Modern Public Folders: Part 1

Over the past decade of working with dozen of Exchange environments, I can say that Public Folders are that one part of Exchange that most admins wish weren’t there. Some of you newer admins or have had the benefit of being in an environment where Public Folders were underutilized likely can’t relate with these feelings. But those of us who have been working in these older environments have a hierarchy with hundred- of-thousands of folders.

Legacy Public Folders

Long ago, probably before most people in the Internet were born, Public Folders were meant to fill a gap that allowed groups to share data and information. Remember this is long before Google Drive, SharePoint and the other dozens of collaborative tools that didn’t exist.

Exchange 2010 and prior, Public Folders where hosted on their own separate unique databases. However, the databases weren’t clustered. Instead public folders where synced accrossed databases using PF replication. So the advantage to this method is that you can choose which folders are replicated to which databases. If you wanted to geo-locate data, you could force data to specific databases/servers.

The Cloud Killed Legacy Public Folders

Around the time of Exchange 2007 and 2010, there where rumors spreading about Microsoft killing off Public Folders. Why? Well there was a time that Microsoft was encouraging organizations to move their Public Folder infrastructures to SharePoint. When Microsoft realized that organizations weren’t adopting this strategy they were faced with an issue. See Microsoft wanted to encourage people to start using it’s new cloud based Exchange environments, but it didn’t want to bring Legacy Public Folders to the cloud.

Modern Public Folders

So out of necessity the Modern Public Folders where created started in Exchange 2013. So what is different?

There are no longer any Public Folder Databases.

That’s right, no Public Folder Databases. So where do my public folders go? Well Microsoft decided to create something called a Public Folder Mailbox. These mailboxes can be hosted on regular mailbox databases. Which means, the data can now be protected through Database Availability Groups.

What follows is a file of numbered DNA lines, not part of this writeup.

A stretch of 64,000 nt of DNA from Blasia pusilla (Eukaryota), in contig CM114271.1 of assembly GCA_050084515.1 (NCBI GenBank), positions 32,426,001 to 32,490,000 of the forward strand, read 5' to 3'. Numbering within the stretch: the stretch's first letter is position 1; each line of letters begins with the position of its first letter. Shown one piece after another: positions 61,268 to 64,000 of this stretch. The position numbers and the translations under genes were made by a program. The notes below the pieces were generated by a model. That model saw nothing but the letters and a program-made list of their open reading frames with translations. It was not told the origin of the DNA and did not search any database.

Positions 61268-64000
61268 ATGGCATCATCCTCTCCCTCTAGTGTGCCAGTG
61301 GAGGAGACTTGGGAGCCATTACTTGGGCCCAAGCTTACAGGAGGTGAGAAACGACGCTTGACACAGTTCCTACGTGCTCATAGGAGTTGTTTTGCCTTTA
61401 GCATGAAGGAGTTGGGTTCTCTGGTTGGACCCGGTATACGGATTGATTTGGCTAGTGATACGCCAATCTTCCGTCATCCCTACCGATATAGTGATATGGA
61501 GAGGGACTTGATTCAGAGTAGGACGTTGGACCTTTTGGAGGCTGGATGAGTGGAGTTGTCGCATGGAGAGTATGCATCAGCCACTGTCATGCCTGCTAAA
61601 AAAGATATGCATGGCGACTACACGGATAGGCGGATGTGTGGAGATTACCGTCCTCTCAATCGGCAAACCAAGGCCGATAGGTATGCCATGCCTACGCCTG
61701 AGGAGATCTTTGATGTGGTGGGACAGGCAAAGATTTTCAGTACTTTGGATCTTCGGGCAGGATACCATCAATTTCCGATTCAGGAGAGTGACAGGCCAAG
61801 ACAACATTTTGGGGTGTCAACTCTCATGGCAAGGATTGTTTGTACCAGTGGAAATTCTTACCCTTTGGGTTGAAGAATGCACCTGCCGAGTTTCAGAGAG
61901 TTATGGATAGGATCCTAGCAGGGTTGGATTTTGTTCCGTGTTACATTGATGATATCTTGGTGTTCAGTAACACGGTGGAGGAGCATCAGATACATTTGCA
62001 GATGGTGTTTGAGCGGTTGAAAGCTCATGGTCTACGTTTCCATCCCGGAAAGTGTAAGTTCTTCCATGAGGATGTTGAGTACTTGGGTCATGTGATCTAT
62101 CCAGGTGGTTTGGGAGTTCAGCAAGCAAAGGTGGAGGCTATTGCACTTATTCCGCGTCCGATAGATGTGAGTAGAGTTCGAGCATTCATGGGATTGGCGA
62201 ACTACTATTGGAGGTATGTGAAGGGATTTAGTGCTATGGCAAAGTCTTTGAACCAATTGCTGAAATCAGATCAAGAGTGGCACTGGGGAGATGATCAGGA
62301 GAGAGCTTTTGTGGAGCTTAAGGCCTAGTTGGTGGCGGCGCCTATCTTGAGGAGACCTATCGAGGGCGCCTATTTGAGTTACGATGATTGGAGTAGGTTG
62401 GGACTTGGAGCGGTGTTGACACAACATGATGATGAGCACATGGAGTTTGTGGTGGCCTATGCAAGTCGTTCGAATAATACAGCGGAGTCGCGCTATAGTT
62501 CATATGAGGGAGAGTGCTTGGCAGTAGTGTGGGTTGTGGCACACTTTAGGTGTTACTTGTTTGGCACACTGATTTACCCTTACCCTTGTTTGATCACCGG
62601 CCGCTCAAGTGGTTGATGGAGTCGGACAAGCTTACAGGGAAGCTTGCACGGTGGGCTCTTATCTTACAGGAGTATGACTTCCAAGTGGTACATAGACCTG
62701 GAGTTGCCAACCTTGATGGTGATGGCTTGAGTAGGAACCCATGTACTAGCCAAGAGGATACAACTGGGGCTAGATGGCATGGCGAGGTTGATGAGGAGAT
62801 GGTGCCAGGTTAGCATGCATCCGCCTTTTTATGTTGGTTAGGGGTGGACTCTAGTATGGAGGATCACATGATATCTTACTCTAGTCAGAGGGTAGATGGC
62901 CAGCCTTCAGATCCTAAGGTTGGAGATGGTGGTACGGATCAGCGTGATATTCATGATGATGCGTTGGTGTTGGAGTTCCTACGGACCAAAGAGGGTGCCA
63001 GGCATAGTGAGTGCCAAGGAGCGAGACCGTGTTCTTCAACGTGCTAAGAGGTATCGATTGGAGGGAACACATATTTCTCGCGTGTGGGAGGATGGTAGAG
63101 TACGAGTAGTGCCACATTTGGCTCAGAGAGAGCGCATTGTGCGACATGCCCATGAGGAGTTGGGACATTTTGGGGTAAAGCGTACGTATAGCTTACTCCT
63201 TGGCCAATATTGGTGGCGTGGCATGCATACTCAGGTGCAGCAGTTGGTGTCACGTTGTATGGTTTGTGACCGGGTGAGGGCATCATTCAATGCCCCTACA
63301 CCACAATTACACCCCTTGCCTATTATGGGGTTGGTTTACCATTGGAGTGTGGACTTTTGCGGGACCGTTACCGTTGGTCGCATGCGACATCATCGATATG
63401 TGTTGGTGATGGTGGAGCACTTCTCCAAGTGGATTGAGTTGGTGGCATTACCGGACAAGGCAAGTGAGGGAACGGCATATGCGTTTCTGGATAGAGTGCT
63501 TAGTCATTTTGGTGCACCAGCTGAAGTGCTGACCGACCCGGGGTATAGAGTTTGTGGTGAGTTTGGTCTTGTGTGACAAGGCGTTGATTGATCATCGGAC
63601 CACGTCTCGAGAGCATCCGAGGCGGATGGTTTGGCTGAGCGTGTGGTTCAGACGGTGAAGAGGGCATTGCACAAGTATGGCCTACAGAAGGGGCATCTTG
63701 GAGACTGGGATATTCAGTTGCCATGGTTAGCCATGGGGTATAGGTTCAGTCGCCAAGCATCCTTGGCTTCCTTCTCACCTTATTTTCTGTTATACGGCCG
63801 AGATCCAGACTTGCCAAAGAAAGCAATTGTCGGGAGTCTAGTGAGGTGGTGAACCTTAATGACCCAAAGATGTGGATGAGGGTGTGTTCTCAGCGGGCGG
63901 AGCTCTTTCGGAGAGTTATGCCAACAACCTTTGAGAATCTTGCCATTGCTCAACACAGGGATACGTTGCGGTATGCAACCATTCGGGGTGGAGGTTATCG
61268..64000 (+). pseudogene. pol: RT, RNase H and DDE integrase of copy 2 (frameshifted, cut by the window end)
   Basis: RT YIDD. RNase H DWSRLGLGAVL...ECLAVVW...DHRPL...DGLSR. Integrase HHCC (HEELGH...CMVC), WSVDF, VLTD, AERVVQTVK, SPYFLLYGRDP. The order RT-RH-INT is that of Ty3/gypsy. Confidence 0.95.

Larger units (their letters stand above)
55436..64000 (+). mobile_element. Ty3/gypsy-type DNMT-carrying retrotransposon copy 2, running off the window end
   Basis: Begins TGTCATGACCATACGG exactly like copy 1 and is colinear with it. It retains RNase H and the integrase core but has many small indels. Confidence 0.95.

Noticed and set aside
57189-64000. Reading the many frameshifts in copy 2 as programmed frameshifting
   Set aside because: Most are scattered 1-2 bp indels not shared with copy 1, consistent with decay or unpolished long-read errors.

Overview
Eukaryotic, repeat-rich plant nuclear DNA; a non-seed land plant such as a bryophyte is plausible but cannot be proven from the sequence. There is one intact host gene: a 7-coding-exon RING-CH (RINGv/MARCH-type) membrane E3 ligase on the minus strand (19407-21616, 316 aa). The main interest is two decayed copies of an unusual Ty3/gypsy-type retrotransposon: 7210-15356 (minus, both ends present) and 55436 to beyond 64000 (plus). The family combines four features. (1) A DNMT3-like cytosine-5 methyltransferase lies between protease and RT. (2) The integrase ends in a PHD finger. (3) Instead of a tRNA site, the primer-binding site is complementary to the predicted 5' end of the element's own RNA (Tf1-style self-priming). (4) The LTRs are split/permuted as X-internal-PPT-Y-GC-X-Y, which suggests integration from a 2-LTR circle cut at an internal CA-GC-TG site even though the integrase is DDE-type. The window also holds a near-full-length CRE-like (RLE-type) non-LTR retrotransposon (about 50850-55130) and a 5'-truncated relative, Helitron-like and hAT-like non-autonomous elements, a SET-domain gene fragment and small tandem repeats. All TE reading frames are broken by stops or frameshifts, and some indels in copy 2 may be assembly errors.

There are two kinds of Public folder mailboxes, Primary and Secondary Hierarchy Mailboxes. There is one and only one Primary Hirearchy Mailbox. The purpose of this mailbox is to maintain the only writable copy of the Public Folder structure and permissions. Every other Public Folder Mailbox is a Secondary  Mailbox. These maintain read-only copies of the hierarchy.

Watch for the next post for strategies on working with large Modern Public Folders.

PF Permissions

To be honest, I’ve never been a big fan of Public Folders (PFs). Actually, now that I think of it, I’ve never met an Exchange Administrator who doesn’t have a distaste for PFs. However, they are one of those things that many older and larger organizations started to used a long time ago, when it was one of the only choices for collaboration.

One of the nuances of PFs is permissions. When a Root (\) folder is created, typically us admins will setup the permissions for clients. At that point any new child item of folder inherits the permission of it’s parent folder. This works great, until you get into organizations where there can be hundreds of thousands of folders that make a giant mess.

Additionally, when you add PF permissions, the permissions do not get propagated to child folders. Of course you can use the EWS interface, however for very large trees, you will see the command timeout.

So to address this issue I made the below script. The intention of it is to set the permission on a public folder and all child directories. It is built to allow for multiple users and PF branches. This will look at the trees provided and get a list of all of the child public folders. Then it will check if the user already has permissions on the folder, and if so remove the current permissions. Why is this? Well a user can’t have more than on permission on a folder. So any attempt to add the desired permission will produce an error. So instead I strip out the current permission and then replace it with the desired permission.

Enjoy! Download

Set the PF permissions on all children Public Folders

The path to the ROOT file that you want to set permission. This attrubte accepts multiple paths.